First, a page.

The idea of every decision you make and everything you’ve done in your life, defines who you are. All of those days symbolically makes up the image of Tobi.
The dice were first meticulously organized into individual sheets of 361 pieces and then laid to rest free on the floor without adhesive. The time lapse above shows the process in detail. A big thanks to Frederick for providing the photos of Miller Taylor for this post. (via core77)
Tobias Wong is crazy. Made this portrait with dice. WTF! Skills!
Via: This is Colossal
Photo as Theatre
Warner's photos has a dark, intense and a down right frightening quality to them. The set up for each shoot seem to have the layers of a theatre production. Some of the photos appear as if they were film stills for their theatrical complexity and effort.
In her own words:
"I try to create photographs that allow us escape into fictional worlds, mainly influenced by mythology and legends. I like my shoots to be full of movement, theatre and expression, it's a complete collaboration between me and the models."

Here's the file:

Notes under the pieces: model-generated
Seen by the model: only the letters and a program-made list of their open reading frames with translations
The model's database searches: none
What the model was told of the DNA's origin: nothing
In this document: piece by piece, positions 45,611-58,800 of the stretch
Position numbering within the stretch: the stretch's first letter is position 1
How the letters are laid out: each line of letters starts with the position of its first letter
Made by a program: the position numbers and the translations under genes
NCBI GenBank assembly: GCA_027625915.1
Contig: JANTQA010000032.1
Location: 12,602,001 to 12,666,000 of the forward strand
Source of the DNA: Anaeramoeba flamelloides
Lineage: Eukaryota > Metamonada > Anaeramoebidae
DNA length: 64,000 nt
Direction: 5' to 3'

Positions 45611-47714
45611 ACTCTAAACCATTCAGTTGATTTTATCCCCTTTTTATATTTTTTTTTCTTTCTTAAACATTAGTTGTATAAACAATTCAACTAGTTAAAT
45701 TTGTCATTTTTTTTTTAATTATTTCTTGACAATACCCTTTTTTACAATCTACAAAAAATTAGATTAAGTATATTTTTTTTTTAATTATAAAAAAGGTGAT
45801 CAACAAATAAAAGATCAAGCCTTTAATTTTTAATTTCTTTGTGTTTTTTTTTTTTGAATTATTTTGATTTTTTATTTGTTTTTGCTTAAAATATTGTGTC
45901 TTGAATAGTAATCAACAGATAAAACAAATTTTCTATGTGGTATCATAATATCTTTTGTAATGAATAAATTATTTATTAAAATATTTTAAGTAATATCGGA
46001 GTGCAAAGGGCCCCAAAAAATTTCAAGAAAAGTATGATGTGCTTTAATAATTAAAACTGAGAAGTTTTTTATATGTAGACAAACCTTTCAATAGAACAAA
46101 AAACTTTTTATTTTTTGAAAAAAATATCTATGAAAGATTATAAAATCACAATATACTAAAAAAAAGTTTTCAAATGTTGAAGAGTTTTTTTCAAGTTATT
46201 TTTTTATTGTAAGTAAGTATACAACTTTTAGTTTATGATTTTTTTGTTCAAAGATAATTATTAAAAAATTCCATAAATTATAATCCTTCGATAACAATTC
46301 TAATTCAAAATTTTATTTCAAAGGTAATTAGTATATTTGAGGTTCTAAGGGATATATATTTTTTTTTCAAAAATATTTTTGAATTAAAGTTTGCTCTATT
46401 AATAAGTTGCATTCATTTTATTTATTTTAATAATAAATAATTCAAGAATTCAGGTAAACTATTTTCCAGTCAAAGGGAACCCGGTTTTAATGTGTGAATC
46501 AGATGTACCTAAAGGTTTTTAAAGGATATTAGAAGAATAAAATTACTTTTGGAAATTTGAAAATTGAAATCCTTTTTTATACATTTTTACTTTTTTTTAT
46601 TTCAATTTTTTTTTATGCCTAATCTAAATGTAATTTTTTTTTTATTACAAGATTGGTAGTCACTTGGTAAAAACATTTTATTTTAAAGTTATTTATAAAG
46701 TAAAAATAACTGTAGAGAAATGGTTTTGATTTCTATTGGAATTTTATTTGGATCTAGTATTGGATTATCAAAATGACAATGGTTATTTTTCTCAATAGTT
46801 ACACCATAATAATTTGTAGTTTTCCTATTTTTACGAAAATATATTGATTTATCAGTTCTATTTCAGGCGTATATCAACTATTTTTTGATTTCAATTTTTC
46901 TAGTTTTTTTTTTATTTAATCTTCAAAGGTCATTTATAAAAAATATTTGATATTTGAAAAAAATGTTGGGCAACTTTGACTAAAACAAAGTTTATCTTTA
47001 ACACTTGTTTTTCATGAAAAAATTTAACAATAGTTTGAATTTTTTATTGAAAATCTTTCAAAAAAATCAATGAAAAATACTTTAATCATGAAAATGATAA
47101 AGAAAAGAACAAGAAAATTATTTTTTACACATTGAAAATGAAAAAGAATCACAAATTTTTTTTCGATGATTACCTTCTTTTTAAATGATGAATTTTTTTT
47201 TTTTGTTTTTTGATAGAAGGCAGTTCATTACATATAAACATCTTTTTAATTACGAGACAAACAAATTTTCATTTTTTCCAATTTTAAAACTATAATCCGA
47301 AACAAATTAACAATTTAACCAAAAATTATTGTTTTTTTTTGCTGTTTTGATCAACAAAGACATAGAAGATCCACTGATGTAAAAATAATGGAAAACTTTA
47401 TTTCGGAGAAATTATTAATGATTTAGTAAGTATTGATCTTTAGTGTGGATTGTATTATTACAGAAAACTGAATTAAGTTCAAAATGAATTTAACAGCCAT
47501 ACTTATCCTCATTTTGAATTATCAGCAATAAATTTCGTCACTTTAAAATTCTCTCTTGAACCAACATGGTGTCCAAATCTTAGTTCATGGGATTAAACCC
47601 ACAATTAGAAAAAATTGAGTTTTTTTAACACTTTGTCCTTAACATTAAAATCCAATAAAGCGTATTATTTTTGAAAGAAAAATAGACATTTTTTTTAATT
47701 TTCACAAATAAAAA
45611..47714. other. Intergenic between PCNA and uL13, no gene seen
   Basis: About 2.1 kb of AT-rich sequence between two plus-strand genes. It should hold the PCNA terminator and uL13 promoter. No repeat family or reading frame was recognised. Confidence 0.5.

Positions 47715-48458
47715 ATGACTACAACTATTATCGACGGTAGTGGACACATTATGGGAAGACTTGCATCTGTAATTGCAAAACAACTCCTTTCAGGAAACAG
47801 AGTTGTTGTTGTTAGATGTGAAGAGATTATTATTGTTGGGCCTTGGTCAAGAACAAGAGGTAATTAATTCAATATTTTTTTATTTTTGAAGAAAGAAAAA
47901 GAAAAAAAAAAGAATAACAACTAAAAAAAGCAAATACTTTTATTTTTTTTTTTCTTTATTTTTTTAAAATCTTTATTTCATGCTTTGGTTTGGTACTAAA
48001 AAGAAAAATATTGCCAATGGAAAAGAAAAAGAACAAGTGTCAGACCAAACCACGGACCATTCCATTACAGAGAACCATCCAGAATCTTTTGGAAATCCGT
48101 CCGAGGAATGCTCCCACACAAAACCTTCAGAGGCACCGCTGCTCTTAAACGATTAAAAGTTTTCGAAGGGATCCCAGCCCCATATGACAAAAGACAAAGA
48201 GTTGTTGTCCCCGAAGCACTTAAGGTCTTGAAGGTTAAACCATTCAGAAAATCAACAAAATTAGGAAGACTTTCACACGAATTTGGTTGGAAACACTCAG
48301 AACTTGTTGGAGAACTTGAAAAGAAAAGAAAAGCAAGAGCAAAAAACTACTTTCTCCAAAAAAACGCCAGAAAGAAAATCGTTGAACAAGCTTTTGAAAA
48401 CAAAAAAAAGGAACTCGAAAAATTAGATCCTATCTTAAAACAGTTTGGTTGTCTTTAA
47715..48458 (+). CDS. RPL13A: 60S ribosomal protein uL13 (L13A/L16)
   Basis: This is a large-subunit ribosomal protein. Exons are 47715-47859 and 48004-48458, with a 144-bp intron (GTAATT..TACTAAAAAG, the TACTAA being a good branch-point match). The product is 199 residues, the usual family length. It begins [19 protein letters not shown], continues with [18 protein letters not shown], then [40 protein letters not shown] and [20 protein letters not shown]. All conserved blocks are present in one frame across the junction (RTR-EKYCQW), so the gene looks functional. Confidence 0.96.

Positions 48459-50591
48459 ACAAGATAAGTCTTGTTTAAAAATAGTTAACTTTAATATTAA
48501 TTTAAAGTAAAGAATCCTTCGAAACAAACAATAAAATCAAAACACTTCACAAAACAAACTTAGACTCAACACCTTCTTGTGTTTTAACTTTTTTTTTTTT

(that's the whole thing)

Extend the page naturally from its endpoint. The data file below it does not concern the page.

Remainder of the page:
Via: Helen Warner Flickr
Please Do Not Touch the Artwork (Vancouver)
Neon text and transformers
26 3/4 x 22 1/2 x 3/4 inches
Via: 303 Gallery
“Does anyone still wear a hat?” This lyric from Stephen Sondheim’s masterpiece musical Company, as crooned out by Elaine Stritch, rung in my head as I found out that master milliner Stephen Jones’s show Hats: An Anthology would travel across the pond from the Victoria & Albert Museum in London to the Bard Graduate Center in New York City this Fall. Though English aristocracy continues to include interesting headwear in their luxe lexicon (remember the Royal Wedding?), are hats still so much a sartorial staple in the United States that they warrant an exhibition?